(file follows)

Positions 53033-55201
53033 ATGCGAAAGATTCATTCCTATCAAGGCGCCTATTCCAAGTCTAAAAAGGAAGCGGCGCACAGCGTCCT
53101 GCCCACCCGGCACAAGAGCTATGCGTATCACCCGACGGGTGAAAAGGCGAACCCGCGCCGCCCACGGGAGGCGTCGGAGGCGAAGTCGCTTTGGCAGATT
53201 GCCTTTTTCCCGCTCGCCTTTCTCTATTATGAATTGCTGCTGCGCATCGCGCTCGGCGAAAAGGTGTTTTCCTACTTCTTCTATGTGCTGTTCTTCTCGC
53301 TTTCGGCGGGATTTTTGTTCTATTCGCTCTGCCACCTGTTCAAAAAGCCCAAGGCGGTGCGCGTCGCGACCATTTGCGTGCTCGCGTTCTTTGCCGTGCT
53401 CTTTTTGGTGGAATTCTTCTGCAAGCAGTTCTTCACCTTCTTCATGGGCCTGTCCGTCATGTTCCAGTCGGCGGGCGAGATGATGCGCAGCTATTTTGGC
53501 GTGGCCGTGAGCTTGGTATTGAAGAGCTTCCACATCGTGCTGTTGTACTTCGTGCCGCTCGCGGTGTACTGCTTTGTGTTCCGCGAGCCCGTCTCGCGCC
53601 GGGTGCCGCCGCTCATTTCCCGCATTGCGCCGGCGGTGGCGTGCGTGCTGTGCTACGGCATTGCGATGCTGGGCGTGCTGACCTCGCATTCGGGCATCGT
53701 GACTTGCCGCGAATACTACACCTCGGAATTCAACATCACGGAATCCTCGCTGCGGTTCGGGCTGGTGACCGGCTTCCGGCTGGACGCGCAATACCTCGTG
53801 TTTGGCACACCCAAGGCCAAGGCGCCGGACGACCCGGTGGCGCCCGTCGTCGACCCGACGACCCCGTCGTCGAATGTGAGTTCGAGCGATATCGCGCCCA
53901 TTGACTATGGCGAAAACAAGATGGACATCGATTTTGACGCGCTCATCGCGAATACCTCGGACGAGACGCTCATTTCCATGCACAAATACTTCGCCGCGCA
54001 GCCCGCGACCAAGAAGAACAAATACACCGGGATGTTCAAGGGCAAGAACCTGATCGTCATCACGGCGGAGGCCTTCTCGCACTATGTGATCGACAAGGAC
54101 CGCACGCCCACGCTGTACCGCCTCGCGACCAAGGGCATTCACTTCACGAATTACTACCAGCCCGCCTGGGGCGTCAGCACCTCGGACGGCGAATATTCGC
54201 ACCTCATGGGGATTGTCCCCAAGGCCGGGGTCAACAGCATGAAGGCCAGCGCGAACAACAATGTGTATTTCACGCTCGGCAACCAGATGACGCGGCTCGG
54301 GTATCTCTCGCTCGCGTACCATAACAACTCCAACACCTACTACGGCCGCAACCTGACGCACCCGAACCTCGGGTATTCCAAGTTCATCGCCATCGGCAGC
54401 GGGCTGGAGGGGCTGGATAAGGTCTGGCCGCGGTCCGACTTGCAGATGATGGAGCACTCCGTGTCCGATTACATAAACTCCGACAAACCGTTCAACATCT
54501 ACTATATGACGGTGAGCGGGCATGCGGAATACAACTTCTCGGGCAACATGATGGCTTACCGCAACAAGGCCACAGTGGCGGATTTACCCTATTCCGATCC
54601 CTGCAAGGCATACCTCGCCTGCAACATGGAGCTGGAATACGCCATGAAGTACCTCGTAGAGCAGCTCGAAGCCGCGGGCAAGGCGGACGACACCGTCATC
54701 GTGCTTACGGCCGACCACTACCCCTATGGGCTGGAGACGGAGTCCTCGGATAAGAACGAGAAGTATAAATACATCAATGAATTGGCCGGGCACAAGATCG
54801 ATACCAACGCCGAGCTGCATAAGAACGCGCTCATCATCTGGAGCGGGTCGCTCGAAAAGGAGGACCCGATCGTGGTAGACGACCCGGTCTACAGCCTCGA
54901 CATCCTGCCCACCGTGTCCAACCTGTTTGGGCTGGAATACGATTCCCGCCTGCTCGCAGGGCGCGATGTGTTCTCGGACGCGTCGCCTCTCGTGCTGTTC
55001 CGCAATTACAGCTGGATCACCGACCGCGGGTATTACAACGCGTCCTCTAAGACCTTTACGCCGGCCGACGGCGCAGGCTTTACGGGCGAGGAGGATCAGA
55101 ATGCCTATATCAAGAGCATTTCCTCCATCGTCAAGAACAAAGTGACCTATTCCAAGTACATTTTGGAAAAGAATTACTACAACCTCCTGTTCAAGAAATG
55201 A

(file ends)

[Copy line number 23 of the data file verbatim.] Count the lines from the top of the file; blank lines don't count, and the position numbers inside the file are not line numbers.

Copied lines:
55101 ATGCCTATATCAAGAGCATTTCCTCCATCGTCAAGAACAAAGTGACCTATTCCAAGTACATTTTGGAAAAGAATTACTACAACCTCCTGTTCAAGAAATG